Mt Buller


The latest edition (13) of your favourite dirty mag is out now, packed full of grit and sexy single trail. Take the time to read it! You can:

get it for FREE by downloading the PDF
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(COMING SOON: we’ll make it available on Google Play)


Latest Trail Run Mag blazes new trail

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The new-look Trail Run Mag: edition 10 cover, imagery by Lyndon Marceau, design by Jordan Cole.

You know that feeling when you run a trail for the first time? It’s all new, fresh dirt, exploding the senses – makes you wanna steam through the jungle… Well, get ready to feel the same bolt of change when you open up the pages of the latest Trail Run Mag, Edition 10, hitting the e-shelves right now, because you’re in for a surprise.

Last edition we checked in with new editors (welcome Rachel Jaqueline as our Asia Bureau Chief and Vicki Woolley, our New Zealand Chief). This edition we welcome to the singletrack fray a new designer in Jordan Cole. And boy has he stamped out a fresh track with his approach to the look and feel of Trail Run Mag.

At this point we have to say a big thanks to Heidi and Pete Hibberd from The Bird Collective, who forever remain co-founders of Trail Run Mag and will always be a part of its success. Heidi’s design and Pete’s direction resulted in works of art across our pages. Thanks guys for the late nights, heart and soul that you bled willingly. But change blows through everywhere and as the dynamic duo takes a well earned breather, Jordan steps to the breach and we’ve let him play like Matty Coops dances a mountain jig. We hope you like his style…we certainly do.

So, get your copy now. We’ll pay our respects to those of you who have or are about to subscribe via iPad or Kindle. Get your copy from the – e-newsrack while it’s still burning hot zeros and ones. Subscribe here (Apple Store) or here (Kindle/Amazon) if you haven’t already. If you have, you’ll already have the mag on your digi device.

For those still hanging out for the good old FREE pdf download, your dirty goodness comes a few steps down the trail. Check out www.trailrunmag.com/magazines on Monday. It’s free, all you have to do is register. No charge. Amazing.

 Mongolioan lead spread 400pxSO WHAT’S IN THE MAG?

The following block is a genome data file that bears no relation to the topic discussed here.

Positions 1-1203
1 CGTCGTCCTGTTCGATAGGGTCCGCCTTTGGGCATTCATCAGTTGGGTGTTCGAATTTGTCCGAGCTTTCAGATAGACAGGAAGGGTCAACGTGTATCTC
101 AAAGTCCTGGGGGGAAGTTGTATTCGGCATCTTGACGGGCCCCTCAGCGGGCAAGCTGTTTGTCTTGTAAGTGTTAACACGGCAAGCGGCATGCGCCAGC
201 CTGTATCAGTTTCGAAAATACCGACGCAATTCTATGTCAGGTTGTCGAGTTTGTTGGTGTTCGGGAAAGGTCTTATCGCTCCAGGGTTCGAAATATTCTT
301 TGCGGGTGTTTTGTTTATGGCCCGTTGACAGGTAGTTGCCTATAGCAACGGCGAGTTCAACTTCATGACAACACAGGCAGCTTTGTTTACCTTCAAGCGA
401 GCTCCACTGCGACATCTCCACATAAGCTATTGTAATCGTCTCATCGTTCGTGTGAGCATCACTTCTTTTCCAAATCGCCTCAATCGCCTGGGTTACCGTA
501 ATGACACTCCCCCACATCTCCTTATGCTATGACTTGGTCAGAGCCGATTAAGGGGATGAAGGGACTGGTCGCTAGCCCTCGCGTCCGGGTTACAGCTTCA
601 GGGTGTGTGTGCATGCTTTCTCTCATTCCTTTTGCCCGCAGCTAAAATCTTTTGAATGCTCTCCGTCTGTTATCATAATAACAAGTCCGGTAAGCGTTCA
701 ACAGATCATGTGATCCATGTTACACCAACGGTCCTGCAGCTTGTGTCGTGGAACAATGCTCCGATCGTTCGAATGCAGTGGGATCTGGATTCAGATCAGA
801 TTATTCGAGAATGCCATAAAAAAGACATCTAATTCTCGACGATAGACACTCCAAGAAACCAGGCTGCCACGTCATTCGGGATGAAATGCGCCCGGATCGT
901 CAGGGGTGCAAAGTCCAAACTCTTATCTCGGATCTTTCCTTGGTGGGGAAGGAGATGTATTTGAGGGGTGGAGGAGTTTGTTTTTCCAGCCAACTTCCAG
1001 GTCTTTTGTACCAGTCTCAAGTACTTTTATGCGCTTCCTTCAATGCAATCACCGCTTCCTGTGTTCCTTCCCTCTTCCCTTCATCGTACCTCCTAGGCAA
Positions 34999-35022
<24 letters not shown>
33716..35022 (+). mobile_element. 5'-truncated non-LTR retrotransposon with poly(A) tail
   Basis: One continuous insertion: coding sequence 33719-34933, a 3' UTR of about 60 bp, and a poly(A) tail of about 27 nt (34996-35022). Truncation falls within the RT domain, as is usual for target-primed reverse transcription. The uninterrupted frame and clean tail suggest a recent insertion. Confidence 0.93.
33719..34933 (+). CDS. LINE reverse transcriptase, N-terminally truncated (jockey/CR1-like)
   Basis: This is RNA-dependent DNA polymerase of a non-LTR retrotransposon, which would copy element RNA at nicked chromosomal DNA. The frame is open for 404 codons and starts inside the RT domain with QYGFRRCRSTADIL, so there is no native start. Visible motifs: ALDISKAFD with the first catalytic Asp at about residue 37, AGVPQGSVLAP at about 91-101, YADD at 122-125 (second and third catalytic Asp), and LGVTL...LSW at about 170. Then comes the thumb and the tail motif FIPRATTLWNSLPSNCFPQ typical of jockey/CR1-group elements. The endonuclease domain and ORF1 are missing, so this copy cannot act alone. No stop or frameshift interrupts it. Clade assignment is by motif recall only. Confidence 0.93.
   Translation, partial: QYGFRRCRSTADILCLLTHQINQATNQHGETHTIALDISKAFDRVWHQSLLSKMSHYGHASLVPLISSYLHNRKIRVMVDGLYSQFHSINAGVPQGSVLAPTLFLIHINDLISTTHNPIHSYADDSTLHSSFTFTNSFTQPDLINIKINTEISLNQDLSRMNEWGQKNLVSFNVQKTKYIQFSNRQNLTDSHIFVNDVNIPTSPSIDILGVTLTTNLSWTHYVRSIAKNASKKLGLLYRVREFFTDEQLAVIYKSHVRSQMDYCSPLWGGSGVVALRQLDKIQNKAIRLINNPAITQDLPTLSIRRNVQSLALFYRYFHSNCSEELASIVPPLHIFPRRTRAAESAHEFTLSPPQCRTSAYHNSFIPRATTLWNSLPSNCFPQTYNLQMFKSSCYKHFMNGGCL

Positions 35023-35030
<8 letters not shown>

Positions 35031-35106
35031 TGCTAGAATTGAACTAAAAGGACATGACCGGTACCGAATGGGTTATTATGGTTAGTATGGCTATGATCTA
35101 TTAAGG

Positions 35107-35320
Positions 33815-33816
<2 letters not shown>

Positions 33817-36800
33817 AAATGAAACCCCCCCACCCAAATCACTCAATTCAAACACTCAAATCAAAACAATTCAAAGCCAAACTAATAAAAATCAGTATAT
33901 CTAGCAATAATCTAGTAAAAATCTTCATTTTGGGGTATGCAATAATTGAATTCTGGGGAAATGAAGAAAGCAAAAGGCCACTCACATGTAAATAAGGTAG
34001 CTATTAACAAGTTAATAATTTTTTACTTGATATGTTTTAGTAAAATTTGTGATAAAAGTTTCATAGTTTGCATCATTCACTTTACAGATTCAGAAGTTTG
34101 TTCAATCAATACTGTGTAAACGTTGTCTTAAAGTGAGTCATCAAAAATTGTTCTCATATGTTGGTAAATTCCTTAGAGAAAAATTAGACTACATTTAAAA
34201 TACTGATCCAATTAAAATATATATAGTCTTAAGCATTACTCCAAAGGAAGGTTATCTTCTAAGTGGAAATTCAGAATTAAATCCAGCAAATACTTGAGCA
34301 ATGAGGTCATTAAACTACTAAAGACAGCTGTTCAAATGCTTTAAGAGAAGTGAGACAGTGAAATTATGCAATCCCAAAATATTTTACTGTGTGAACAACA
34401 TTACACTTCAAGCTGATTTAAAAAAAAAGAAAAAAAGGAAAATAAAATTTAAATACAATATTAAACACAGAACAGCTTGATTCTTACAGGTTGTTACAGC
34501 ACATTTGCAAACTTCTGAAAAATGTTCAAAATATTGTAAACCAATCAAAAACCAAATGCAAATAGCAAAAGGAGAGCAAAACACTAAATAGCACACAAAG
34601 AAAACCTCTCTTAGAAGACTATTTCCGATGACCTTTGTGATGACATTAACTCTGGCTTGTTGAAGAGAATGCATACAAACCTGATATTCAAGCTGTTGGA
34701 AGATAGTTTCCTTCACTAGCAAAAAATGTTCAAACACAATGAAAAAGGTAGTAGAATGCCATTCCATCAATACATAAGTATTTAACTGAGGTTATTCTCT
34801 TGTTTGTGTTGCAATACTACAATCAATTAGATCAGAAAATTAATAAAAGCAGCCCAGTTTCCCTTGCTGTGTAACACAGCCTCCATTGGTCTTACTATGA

PROFILE: Colour of Ruby > an insight into Ruby Muir

INTERVIEW: The Moment > trail snapper Lyndon Marceau


Manaslu Madness > getting’ singletrack high in the Himalayas

Mongolian second spread 400pxBig Red Heart > overcoming odds in the Simpson Desert

Black Dog Days > what is it with the downer after an ultra?

Mongolian Multiday Magic > in the footsteps of Khan

Beyond the Wire > thought your run was tough? Try Afghanistan…

Rhythms of the Trail > a German physicist unlocks the secret of trail running


Editors Columns – AU, NZ and Asia editors all have their say

Screen shot 2013-09-23 at 1.32.44 PMPLUS: Rich’s Rant – Richard Bowles gets angry


Throws at you four big upcoming events, across AU, NZ and Asia

Trail Porn > so dirty, it’ll blow your mind

Now’s a good time to buy… all the good gear

Shoe reviews > a pearler and one we fell in love with

PLUS: TRAIL GUIDES – four of the best

Trail Run Mag, your fave magazine dedicated to trail running in Australia, New Zealand and Asia, now available online via:

iPad – check it out at Apple Store (subscription)

Kindle Fire – for tablets (subscription)

FREE PDF – for the skint 🙂 (email address required)






The calling: editoral

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Ultra legend Pat Farmer prowls the Big Red Run campfire telling tales to fire adventure runners’ hearts.

The man prowls around the desert fire, beating his chest.

“It’s in here,” he thumps fist to heart hard enough that you can hear the thud from the back row.

“You gotta have it in here (thump). You gotta want it like nothing else (thump). No excuses (thud). If it’s in here (thud), nothing can stop you (glare).”

The man, shorter in stature but larger in life than you could imagine, pauses for practiced dramatic effect, circling his stare around the gathering. He has each and every one of us captured in his story net and he knows it. The glint in his eye is magnified by the light of the soaring cratefire flame.  He has held us enthralled by tales of a running life that no one could make up. But rather than intimidate with boasts of superhuman feats, he has used his life spent putting one foot in front of the other a million times over – and then some – as the fuel to make us all feel invincible.

His injection of inspiration is timely because tomorrow is marathon number three in three days. And out there, beyond the halo of fire light, awaits the Simpson Desert and a running course that will beat, scratch, bake and curtail that invincibility to within an inch of its being, to within one more desert thorn sting of quitting the Big Red Run, an inaugural 250km adventure run odyssey through the Australian Outback.

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Tongan-Australian, Mark Moala on his way to his first multiday multiple marathon adventure and into the great Book of Inspiration for all first-timers to follow at the Big Red Run.

The choice of Pat Farmer, the campfire pacer, as event ambassador was smart. Sure, he’d bring some promotional attention, some credibility – he is one of the world’s most accomplished ultra adventure runners after all, his pinnacle feat after decades crammed with them, being to run from the North to the South Pole.

But his credentials for this event run closer to the fencewire than that. Pat holds the record for being the fastest man to run across the Simpson Desert, a record he captured twice. Beating his own record for number two. That’s Pat all over. A hard man. Who better to come and chaperone nearly sixty runners to run through the territory of which he is running king?